This one may seem minor, but it's not. The key to writing a compelling story that makes sense is to 1) keep everyone in character and 2) give people reasonable motives. My favorite example of this mistake is cartoon shows or crappy books where the "bad guy" is just bad for no reason. Maybe you've seen this before? While it's not the most degrading thing in the world, it can be highly aggravating for the people who ask "Why?". When writing a good story, you need to flesh out people's backgrounds a bit. If you're writing fan fiction, and show/book/movie you're writing about already has assumed backgrounds for characters, that's fine, but just reminding readers of those backgrounds can be helpful. If you're working with a character of your own creating , this step is particularly important. Suppose you want a deranged man to stalk your hero or heroine and attempt to kill him or her. You can't just have this happen without a reason. Maybe your hero killed this guy's brother, and so this is a form of revenge. Or maybe this guy was hired by a government agency to take out certain people (but then you have to explain why your hero is on this death-list….). Anyway, the point is, every action a person makes is determined by what's happened to them before, and if we don't know what they've been through, it hard to know what they're going to do. Make sense?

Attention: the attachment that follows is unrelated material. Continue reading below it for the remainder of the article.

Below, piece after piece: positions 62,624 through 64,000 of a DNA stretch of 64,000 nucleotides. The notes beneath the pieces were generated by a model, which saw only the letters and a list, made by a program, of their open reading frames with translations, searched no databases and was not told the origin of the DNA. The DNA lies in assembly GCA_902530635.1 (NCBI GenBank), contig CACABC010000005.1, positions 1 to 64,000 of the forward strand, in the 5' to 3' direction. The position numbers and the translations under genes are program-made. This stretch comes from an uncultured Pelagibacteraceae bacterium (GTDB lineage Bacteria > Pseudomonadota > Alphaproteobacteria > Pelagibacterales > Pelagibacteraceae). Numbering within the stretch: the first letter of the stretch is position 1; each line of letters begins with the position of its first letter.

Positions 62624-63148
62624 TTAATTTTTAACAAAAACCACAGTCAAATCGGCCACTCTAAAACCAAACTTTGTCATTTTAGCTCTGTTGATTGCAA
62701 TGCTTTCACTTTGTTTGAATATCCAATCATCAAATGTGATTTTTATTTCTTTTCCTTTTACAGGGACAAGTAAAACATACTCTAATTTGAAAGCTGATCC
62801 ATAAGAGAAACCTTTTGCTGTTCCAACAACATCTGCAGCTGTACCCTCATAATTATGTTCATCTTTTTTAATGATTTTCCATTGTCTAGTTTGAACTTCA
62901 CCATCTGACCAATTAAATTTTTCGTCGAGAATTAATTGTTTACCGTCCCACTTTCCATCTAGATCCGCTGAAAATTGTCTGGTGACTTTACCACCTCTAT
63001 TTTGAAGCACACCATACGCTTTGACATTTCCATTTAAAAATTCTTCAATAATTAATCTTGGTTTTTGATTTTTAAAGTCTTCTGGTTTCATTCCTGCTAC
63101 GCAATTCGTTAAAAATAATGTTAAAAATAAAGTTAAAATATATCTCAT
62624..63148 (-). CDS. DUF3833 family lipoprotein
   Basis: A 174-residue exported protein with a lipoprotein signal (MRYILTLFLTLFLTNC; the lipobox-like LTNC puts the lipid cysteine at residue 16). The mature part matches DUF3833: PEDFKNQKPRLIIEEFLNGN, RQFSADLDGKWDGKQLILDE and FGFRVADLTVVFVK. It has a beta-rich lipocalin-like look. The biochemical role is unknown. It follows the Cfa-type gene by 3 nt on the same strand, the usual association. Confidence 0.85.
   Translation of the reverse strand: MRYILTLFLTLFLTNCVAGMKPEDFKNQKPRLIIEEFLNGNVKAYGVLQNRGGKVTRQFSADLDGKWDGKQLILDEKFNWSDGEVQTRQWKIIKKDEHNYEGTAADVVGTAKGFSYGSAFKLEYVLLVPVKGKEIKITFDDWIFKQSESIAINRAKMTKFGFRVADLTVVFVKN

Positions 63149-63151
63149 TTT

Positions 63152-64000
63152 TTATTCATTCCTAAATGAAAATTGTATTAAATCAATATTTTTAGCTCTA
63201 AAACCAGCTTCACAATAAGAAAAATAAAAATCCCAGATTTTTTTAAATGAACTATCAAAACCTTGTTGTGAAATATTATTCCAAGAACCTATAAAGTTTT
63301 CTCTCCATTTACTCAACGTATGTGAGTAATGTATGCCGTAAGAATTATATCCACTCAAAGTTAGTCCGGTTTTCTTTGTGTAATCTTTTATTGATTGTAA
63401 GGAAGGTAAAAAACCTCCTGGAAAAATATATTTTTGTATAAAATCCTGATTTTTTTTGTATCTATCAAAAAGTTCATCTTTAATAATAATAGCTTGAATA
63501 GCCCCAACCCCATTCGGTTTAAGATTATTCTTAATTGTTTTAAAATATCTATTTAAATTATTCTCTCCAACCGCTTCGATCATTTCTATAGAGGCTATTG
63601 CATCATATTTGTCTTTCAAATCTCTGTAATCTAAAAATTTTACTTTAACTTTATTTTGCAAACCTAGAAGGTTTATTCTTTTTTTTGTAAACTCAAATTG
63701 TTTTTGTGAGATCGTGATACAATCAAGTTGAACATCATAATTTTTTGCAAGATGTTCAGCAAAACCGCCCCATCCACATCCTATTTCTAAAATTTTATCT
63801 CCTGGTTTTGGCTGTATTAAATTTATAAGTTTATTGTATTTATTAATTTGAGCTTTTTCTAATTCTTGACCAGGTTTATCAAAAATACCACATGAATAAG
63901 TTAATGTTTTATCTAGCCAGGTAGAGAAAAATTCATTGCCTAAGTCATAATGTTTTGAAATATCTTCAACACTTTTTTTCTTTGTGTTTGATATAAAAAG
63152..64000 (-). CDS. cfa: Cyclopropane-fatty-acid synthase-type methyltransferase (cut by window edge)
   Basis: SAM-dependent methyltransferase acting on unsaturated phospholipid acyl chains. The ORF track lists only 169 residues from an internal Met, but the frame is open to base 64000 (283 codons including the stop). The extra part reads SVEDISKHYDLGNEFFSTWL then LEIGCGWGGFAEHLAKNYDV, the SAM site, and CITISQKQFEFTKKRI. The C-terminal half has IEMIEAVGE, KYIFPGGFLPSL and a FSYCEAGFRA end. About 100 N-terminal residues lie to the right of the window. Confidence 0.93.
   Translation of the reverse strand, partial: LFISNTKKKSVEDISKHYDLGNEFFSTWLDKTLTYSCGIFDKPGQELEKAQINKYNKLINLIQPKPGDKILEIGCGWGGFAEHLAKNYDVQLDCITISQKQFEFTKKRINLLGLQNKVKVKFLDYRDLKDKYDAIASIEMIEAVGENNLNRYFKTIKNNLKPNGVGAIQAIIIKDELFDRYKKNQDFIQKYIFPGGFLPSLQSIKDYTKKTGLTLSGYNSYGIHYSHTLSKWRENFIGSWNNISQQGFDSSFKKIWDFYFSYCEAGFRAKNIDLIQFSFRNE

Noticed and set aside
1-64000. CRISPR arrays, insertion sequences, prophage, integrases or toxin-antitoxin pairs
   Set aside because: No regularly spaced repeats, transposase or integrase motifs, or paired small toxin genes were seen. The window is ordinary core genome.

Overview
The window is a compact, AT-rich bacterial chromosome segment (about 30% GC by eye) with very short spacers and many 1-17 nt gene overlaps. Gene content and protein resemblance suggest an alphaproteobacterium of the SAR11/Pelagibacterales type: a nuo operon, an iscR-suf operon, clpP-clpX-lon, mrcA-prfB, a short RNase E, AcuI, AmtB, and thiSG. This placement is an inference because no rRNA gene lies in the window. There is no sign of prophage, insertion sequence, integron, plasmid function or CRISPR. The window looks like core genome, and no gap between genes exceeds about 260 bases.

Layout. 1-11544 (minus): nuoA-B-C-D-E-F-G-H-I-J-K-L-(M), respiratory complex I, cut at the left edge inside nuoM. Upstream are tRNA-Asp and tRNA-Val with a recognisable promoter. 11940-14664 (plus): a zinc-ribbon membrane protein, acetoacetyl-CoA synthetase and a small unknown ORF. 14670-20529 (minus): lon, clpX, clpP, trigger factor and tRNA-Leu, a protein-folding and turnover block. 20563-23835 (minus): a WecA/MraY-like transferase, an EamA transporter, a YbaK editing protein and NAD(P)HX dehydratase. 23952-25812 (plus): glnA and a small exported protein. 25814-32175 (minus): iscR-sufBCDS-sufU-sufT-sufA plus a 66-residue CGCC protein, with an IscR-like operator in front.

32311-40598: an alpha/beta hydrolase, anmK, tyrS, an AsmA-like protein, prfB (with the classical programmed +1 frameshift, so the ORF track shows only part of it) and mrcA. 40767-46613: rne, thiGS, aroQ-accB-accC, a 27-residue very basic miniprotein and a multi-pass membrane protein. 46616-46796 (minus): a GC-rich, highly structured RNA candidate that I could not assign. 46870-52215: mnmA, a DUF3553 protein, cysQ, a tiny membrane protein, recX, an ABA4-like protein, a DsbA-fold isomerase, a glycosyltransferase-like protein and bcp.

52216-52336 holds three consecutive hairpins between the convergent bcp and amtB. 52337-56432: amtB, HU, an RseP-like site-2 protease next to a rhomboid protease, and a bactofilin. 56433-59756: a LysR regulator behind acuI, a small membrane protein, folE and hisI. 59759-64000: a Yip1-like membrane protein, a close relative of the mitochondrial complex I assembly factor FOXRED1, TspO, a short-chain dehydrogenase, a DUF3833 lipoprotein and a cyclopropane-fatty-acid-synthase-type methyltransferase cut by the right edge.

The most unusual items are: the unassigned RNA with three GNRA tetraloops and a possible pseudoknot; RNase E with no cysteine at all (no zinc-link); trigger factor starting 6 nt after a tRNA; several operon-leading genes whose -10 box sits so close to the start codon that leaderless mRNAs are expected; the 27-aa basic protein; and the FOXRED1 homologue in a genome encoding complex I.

Mistake 5: The Cliché Story Plot
I'm sure you've all seen the classic example of this. Dumb pretty girl meets a hunky guy, they fall in love, overcome some danger-fraught test of their love, and ride off into a golden sunset. Sound familiar? I'm pretty sure 90% of those trashy romance novels follow this basic plot. Anyway, what I'm trying to say is, if you're going to throw your characters into a story of your own creation, make it original. And—hey, let's face it—the hot guys, passionate romance, and intense violence may attract more readers in the short run, but original, thoughtful story line will be better remembered and ultimately more loved. You think Twilight will be around forever? Probably not. But The Tempest, Atonement, and The Giver probably will be. Why? Because they're unique and interesting.
And that's it, guys. Hope it was somewhat helpful. If not, just leave me an angry comment. ("I just wasted 10 minutes of my life, dammit!")
-The Ember Raven